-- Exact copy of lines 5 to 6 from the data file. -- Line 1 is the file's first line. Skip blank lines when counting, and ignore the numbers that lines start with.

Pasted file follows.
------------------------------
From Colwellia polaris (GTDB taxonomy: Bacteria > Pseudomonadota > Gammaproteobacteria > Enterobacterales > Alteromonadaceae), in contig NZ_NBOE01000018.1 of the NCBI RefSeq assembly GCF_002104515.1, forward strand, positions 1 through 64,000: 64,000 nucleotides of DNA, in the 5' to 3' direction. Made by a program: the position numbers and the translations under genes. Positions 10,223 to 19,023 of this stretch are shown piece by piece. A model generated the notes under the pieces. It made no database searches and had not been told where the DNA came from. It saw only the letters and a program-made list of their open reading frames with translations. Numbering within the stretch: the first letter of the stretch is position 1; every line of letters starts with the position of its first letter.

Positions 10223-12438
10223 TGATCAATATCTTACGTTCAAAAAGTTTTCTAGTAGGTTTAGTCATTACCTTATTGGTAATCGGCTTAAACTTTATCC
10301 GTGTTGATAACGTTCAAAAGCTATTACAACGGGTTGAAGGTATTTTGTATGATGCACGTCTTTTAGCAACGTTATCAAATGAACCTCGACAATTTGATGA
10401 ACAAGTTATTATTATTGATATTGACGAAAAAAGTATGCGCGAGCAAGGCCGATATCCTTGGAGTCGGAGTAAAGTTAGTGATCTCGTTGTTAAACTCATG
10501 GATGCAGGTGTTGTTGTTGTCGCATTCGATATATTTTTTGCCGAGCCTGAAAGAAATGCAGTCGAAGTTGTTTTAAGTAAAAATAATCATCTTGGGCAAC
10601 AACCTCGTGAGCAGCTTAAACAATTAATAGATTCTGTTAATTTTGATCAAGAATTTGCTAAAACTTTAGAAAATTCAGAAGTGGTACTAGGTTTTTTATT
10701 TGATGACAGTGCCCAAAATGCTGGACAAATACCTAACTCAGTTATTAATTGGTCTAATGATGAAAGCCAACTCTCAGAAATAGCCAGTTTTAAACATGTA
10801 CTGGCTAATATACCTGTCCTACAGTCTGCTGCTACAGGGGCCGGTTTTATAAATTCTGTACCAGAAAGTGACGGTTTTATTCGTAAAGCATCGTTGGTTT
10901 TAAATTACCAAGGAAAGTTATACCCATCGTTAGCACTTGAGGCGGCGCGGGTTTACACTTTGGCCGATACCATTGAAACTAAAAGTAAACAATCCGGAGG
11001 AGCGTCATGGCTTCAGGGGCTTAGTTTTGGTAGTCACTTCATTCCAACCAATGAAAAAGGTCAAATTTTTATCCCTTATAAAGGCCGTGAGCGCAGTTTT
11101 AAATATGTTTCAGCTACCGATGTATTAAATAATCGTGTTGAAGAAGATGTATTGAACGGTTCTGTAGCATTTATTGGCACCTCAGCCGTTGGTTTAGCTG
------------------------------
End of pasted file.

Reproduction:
10401 ACAAGTTATTATTATTGATATTGACGAAAAAAGTATGCGCGAGCAAGGCCGATATCCTTGGAGTCGGAGTAAAGTTAGTGATCTCGTTGTTAAACTCATG
10501 GATGCAGGTGTTGTTGTTGTCGCATTCGATATATTTTTTGCCGAGCCTGAAAGAAATGCAGTCGAAGTTGTTTTAAGTAAAAATAATCATCTTGGGCAAC